Assuming that the remarks of the district attorney in his argument would indicate that the defendant had committed the crime of arson, the question then arises whether such error is sufficient to justify a reversal of the judgment. It was the duty of the counsel for the defendant to call the attention of the court to improper remarks then and there, so that the court might have advised the jury to disregard them. It is too late to raise such question for the first time on appeal. ( People v. Kramer, 117 Cal. 647, [49 P. 842]; People v. Ruef, 14 Cal.App. 576-619, [ 114 P. 48, 54].) The record shows no such objection. Counsel for the defendant insists that the objection was made, but the record does not support him in this assertion, and we are bound by it. Moreover, under section 4 1/2 of article VI of the constitution it would be our duty to affirm the judgment of conviction. The evidence shows beyond all question that the defendant and Patric conspired to defraud the insurance company by presenting a false claim of loss. Patric and Levy were one and the same person. Upon the loss of the property Patric solicited and procured from some of the firms where he had purchased merchandise bills representing purchases greatly in excess of the actual deliveries. These, with other bills which falsely represented merchandise purchased of certain firms, where none had been purchased, were used and formed the basis of the claim filed by defendant, who testified that he had seen all this property, which had no existence, go into the premises. These, and other facts disclosed upon a review of the entire record, including the evidence, so far from showing that there has been a miscarriage of justice, tend strongly to prove the guilt of the defendant and that no other verdict could have been reached if the alleged error had not been committed.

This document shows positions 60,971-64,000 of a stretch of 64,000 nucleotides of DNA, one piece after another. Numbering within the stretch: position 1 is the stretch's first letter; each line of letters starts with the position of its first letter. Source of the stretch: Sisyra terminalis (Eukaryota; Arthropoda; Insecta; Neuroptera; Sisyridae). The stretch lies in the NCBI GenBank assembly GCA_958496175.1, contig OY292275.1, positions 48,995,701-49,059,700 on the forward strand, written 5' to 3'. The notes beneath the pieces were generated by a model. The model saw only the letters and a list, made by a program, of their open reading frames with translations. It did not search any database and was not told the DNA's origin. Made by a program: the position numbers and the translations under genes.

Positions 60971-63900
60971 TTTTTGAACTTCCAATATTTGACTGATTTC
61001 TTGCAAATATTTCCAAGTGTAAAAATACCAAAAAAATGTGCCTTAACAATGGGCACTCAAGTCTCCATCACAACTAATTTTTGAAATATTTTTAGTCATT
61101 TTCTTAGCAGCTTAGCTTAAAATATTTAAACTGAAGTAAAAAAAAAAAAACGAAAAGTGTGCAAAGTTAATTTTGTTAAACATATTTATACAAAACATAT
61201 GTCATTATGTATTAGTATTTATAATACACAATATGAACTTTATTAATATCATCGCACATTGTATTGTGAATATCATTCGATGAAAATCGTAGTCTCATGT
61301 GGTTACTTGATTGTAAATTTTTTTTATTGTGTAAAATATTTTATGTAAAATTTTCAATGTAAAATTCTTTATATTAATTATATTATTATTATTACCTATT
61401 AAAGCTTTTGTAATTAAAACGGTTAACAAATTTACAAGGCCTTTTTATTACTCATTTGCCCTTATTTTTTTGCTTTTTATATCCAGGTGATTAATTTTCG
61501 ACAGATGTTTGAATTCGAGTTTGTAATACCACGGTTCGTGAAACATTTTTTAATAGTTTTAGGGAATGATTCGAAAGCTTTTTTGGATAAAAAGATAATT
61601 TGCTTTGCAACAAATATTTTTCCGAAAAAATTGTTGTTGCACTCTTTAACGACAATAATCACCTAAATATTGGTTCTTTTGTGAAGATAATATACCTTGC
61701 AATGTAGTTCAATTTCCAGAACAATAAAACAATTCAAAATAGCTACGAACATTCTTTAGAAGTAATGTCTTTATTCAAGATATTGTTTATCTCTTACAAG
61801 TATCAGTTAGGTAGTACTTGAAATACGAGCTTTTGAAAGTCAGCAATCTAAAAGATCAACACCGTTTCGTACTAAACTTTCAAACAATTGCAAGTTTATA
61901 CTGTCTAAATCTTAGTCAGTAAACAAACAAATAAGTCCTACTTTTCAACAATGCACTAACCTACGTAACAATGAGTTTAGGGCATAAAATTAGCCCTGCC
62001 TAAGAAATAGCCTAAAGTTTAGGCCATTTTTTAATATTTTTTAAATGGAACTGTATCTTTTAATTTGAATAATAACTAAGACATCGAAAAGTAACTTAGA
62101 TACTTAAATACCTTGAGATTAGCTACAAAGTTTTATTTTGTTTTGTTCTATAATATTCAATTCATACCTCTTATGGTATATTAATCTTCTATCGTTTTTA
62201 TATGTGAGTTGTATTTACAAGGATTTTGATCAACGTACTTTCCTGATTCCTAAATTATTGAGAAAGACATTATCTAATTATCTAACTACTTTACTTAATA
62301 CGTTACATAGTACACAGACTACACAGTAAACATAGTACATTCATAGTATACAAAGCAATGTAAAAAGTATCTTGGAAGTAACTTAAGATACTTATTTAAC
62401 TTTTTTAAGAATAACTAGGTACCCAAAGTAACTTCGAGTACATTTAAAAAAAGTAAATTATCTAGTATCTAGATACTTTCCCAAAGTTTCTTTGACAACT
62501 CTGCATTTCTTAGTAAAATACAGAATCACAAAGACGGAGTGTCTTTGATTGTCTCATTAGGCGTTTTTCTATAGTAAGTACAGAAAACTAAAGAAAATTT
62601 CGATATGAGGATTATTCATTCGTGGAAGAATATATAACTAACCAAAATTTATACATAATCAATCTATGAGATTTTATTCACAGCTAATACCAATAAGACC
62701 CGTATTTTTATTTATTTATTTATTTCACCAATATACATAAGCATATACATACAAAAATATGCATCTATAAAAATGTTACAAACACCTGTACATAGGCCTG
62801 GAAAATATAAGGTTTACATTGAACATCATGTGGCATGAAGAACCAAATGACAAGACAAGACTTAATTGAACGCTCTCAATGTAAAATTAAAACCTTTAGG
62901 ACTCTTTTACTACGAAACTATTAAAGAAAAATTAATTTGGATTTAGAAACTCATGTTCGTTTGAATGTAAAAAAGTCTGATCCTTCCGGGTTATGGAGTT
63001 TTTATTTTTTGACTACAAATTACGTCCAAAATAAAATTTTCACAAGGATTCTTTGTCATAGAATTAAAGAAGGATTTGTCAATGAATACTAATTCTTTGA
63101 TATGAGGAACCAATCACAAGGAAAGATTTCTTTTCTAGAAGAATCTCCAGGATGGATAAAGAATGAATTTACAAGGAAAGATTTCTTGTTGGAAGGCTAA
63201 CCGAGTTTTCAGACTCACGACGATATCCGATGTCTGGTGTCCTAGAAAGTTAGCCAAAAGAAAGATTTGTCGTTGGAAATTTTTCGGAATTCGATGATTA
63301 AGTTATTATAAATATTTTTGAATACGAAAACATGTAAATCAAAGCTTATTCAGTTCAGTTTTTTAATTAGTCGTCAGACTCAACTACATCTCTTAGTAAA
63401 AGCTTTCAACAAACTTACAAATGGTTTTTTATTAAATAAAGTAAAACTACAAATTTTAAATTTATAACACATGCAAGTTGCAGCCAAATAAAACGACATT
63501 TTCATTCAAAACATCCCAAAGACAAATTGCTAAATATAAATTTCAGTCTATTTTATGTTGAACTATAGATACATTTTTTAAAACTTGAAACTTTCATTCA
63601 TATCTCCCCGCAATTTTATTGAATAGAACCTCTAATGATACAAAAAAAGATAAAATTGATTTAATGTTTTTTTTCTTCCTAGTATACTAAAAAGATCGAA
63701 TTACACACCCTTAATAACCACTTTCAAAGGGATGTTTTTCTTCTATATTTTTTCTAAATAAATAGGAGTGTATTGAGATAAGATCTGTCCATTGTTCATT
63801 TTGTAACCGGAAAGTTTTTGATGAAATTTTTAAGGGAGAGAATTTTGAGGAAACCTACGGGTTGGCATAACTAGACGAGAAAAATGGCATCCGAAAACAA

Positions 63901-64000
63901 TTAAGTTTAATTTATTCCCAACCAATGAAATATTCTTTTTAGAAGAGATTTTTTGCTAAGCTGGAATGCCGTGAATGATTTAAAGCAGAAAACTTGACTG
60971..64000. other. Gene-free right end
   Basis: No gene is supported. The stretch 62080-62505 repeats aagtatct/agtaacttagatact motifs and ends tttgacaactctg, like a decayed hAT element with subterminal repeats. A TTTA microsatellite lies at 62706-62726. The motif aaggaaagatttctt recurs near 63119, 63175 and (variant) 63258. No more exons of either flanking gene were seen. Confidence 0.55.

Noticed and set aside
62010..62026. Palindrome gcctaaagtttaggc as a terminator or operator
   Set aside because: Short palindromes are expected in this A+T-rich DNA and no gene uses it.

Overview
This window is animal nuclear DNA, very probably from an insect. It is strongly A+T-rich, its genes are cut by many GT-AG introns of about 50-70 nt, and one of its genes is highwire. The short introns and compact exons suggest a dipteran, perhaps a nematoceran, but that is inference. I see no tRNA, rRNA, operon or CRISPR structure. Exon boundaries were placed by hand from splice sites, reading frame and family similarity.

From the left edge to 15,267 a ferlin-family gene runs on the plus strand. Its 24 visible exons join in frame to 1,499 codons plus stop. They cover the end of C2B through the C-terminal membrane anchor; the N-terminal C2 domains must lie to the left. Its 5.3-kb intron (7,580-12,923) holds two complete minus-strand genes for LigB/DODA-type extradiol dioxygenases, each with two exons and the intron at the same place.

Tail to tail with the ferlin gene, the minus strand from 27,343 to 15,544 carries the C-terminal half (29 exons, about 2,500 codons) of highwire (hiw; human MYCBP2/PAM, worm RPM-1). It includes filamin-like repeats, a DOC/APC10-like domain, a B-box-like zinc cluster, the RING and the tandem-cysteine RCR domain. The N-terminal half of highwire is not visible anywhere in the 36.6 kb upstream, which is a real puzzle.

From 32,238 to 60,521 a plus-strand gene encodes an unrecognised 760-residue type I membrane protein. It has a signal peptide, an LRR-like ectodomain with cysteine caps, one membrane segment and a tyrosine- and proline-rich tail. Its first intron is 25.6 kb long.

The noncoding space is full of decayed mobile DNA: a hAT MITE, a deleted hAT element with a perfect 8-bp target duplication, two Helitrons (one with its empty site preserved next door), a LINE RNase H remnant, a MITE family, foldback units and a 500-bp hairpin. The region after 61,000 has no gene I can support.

The judgment and order are affirmed.

Lennon, P. J., and Richards, J., concurred.

Summaries of

People v. Panagoit

Court of Appeal of California, First District
Jul 22, 1914
25 Cal.App. 158 (Cal. Ct. App. 1914)
Case details for

People v. Panagoit

Case Details

Full title:THE PEOPLE, Respondent, v. PETER PANAGOIT, Appellant

Court:Court of Appeal of California, First District

Date published: Jul 22, 1914


25 Cal.App. 158 (Cal. Ct. App. 1914)
143 P. 70